The University of Lethbridge examines the other side of Greek tragedy and family with its production of University of Lethbridge guest playwright-in-residence Meg Braem’s original work “Exia.” It runs in the University of Lethbridge Theatre Nov. 19-23.
It explores the untold story of Chrysothemis, the peace-making sister in Aeschylus’ ancient Greek trilogy “The Oresteia.”
“It takes place in ancient Greece between the murder of the father and the murder of the mother. It is about the one sister who doesn’t have a story in the trilogy and isn’t hell-bent on revenge,” summarized playwright Meg Braem, adding the sister, Chrysothemis, played by Aimee McGurk, tries to keep the peace in the family by sitting them all down to supper together.
“She is seen as passive. I feel like she was judged in literature. She is part of the most volatile family in history,” she continued.
In “Exia,” patrons are transported to a sumptuous scene in ancient Greece. Chrysothemis and Elektra have returned home to discover their father, King Agamemnon, murdered by their anorexic and withdrawn mother. Through the power and fragrance of her gastronomical talents, Chrysothemis attempts to bring her family back together.
“She hopes to make peace through the alchemy of cooking for her family. Because cooking is sort of alchemy — transforming nothing into food,” she said.
The play runs approximately an hour-and-a-half.
Braem also just learned another one of her plays made the short list for the Governor General Award.
“Blood: A Scientific Romance” is also about family, though not quite as volatile a family as the Greeks in “Exia.”
“It’s about two twin sisters whose parents die in a car crash. The doctor ends up adopting them,” she said, adding the doctor experiments on them to study their bond.
“I guess I am focusing a lot on family,” she said, adding she is inspired by the politics and community nature of families.
She wasn’t expecting to be shortlisted for the play, which was staged back in 2010 by Sage Theatre in Calgary.
“I didn’t win, but it’s a huge honour. That was my first full-length play,” she said. “Blood” was her thesis for her master’s degree in plays from the University of Calgary.
While that play was written more normally with constant rewrites by the playwright on her own, “Exia” was a collaborative effort with director Gail Hanrahan and her New Plays Development class.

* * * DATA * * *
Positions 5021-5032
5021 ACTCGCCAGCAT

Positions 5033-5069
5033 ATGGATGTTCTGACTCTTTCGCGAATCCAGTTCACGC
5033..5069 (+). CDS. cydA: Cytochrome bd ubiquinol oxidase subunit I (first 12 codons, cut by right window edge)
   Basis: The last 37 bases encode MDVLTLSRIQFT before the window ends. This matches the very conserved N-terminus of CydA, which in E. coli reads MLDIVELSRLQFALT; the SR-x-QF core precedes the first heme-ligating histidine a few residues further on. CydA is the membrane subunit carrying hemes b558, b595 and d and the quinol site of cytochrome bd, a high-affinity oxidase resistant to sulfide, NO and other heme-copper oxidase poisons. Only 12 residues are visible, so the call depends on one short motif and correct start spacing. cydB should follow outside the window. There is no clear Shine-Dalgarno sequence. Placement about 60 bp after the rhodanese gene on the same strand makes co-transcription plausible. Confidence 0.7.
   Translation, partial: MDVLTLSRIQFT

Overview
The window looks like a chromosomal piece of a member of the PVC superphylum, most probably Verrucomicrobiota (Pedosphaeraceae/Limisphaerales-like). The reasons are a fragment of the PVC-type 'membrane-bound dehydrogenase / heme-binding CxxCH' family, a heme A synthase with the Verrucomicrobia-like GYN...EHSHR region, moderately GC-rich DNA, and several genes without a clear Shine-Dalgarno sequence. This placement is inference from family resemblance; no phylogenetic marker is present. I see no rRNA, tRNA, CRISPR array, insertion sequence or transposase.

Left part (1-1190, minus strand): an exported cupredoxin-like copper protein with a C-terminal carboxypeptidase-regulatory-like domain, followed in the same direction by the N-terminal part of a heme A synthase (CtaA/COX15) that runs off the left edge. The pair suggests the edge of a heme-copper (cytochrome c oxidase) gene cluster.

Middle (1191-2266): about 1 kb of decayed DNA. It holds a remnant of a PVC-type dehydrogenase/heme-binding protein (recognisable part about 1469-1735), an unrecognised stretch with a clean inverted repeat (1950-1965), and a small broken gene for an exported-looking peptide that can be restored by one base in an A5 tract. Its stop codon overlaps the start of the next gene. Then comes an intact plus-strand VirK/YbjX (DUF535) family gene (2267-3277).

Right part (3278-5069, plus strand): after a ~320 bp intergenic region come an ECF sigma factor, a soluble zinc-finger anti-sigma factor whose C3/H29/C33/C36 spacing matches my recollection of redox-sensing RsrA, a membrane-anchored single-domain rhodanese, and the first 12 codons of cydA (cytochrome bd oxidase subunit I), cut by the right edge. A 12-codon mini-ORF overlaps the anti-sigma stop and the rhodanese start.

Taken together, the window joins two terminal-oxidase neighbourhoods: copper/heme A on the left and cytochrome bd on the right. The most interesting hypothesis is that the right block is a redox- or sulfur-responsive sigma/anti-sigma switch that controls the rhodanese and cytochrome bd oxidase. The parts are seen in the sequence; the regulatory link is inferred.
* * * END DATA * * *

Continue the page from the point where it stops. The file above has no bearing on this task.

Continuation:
That class includes cast members Erica Barr (who plays Electra), Aimee McGurk (Chrysothemis), Chloe Sando (Clytemnestra), AJ Baragar (Young Man), Matthew Lowry ( Aegisthus), Kyle Schulte (Ancient), Brianna Diodati (Middle and Shopper), Meredith Pritchard (Youngest) and Garrett Bishoff (Vendor) who developed their characters as part of the course.
“That was the most important thing for my class. They got to see the play develop from the beginning to the end,” said Hanrahan.
“It was a real gift. It is a beautiful play,” she enthused.
“The students learned about improvisation, identity and authentic movement,” she said, adding she hadn’t been involved in a production quite like this one, though she has been part of plays written by other University of Lethbridge playwrights like Ron Chambers.
Actress Erica Barr is excited about playing Electra, the 14-year-old youngest daughter.
“She’s a very angry young girl,” Barr described. “She was really close with her father before he was murdered. . . So she wants to seek revenge.”
McGurk plays the peace-making sister and chef Chrysothemis.
“She’s a peacemaker and she’s about trying to find a solution,” she said.
Barr enjoyed creating her character under the tutelage of dramaturge Vicki Stroich.
“We asked a lot of questions and I learned a lot working with the playwright,” she continued.
“It was a lot of work,” summarized McGurk, who had a lot more work as her character doesn’t have a story in the original trilogy.
“But it was a great learning experience. But this is a role every girl dreams of — getting to play a princess. And I’m on stage a lot,” she enthused.
“It’s great theatre,” added Barr.
“I think we’ve put something together the audience hasn’t seen before,” McGurk added.
Hanrahan is hoping audience will be affected by the play.
“The audience will be very moved,” she promised.
“It’s a tragedy, but it has a hugely emotional core,” she said.
“It’s an emotional play. It’s not dry and intellectual. I think everyone will be able to identify in some way with this crazy family,” she said.
Braem is already working on her next play, “The Cut Grass Carnival,” which is about a carnival touring Alberta during the Depression.
“Exia” is playing Nov. 19 – 23 in the University Theatre at 8 p.m. nightly.
Tickets are available at the University Box Office, Monday–Friday, 12:30 p.m. –3:30 p.m., or by calling 403-329-2616. Tickets are $18 regular, $15 senior, $12 students and are also available for purchase online: uleth.ca/tickets.